Better rail services, but at expense of the passengers 

The separate budget for railways which has been in practised since 1924 was withdrawn in 2016  and merged with general budget.

Published: 08th March 2019 01:17 PM  |   Last Updated: 08th March 2019 01:17 PM   |  A+A-

Trains

For representational purpose. (File | EPS)

Express News Service

CHENNAI: The Indian Railways, under the present BJP government, has taken a giant step in transforming itself from being a public service transporter to a self-sustainable system. Unfortunately, this has happened at the expense of passengers. By using multiple tactics to increase revenue, without actually increasing ticket fare, Railways has indicated its intention to sideline passengers who mostly depend on the subsidised mode of transport -- the poor.    

Data makes this evident. For instance, between April 2013 and March 2014, a total of 842.5 crore passengers used the service, and Railways earned a revenue of Rs 36,532 crore. In 2017-18, meanwhile, passenger patronage plunged to 692.9 crore, but revenues shot up to Rs 40,409 crore. That means, in the last four years, though the service lost a mammoth 150 crore passengers, its revenues shot up by Rs 3,900 crore.

The trend has been attributed to multiple factors. Sleeper class coaches in normals trains have been reduced, premium tatkal ticketing policy was introduced, so was a flexi-fare system in premier trains. The service has even started charging full fares for children availing berths. Sleeper berths in Pandiyan, Rockfort and Cholan reduced from 864 to 702 in the last one year while Nellai and Podhigai Express has lost 84 sleeper berths while migrating from ICF to LHB rakes.  

The 15 per cent premium tatkal quota introduced in 2015 is said to have affected the train occupancy level in many sections. Under premium tatkal quota, 50 per cent of tatkal tickets (15 per cent of total tickets) are sold on dynamic pricing - ticket fares go high as the demand increases.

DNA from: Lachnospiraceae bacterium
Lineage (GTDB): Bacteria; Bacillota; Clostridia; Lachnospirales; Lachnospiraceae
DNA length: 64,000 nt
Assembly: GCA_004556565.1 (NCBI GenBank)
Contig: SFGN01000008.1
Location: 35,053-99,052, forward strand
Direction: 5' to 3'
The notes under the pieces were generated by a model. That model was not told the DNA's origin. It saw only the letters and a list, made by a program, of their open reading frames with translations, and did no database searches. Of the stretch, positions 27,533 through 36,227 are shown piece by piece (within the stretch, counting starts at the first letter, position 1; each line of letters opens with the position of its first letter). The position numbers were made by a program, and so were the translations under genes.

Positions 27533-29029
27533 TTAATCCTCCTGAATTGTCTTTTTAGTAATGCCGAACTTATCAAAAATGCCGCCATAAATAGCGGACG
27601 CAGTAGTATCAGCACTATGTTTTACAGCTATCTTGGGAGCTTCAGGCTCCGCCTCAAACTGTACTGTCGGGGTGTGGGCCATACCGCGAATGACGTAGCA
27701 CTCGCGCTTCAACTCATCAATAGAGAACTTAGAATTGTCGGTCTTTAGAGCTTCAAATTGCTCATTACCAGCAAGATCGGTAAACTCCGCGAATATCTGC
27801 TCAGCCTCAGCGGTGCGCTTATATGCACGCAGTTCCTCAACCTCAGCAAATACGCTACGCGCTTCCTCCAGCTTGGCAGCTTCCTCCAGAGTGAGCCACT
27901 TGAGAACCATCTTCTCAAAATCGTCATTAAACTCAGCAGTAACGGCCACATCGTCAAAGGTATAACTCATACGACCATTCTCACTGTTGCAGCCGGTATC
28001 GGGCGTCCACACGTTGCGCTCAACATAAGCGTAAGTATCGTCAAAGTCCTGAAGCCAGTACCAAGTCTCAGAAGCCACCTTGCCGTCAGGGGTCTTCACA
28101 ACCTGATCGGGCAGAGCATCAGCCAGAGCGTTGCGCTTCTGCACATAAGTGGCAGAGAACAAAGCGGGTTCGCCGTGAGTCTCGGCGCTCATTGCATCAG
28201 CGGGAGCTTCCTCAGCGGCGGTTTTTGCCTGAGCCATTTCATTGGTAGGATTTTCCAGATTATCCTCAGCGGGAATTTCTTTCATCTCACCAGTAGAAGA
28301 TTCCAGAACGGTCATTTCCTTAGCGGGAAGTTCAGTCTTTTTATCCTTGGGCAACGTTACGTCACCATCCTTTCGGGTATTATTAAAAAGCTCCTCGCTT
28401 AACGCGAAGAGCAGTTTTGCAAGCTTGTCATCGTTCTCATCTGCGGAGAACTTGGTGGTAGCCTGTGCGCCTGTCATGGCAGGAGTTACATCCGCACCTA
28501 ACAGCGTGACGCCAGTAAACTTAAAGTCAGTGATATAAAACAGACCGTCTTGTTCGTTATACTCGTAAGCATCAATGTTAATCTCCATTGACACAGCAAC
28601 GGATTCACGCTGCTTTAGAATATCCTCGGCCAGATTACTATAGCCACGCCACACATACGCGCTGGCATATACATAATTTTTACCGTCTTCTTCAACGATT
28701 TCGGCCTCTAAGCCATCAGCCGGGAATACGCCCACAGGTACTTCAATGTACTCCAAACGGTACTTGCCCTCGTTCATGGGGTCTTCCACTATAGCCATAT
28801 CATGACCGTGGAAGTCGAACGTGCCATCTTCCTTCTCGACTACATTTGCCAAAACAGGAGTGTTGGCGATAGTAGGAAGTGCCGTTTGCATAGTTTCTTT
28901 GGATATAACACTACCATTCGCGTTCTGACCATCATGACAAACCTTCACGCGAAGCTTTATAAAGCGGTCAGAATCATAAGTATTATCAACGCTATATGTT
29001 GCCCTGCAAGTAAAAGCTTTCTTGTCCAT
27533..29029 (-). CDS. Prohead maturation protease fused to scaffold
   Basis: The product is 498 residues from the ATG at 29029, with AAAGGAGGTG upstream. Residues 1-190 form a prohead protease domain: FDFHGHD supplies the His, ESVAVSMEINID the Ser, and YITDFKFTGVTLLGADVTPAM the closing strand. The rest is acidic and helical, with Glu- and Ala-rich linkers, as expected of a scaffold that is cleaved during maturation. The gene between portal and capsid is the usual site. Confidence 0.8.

Similarly Palani - Pollachi - Palakkad, Pollachi - Podanur, Manamadhurai - Virudhungar - Aruppukottai, Katpadi- Velllore - Tiruvannamalai - Villupuram and Salem - Namakkal - Karur - Dindigul sections which are converted into broad gauge remain under-utilised for several years because railways not keen in operating regular passenger trains.

The special fare special trains are charged 30 per cent higher fare than the regular trains, while fare of Suvidha trains is charged on dynamic pricing. “By not introducing regular trains in congested routes, railways indirectly promoted the special trains which may result in migration of passengers to another mode of transport. It is evident that railways wanted to reduce transportation of lower fare classes,” said Naina Masilamani, member of divisional rail user’s consultative committee.

However, on the other side, many passenger-friendly services including onboard train cleaning, battery operated cars, escalators and lifts in major stations which were introduced in the recent years have made the train travel experience better. Upgradation of IRCTC portal has come as huge relief for disabled and patients to avail the concession online.

The separate budget for railways which has been in practised since 1924 was withdrawn in 2016  and merged with the general budget. Though the move was dubbed as a reform to improve the fund allocation for railways it hardly had any impact on the ongoing railway projects.

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Comments(1)

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  • arvind

    The numbers for 2018-19 show that the passenger count match that of 2013. Even if we take a modest estimate of 100 corre passengers in Feb and March we hit 810 crore. But point taken on fewer passenger services.
    1 month ago reply
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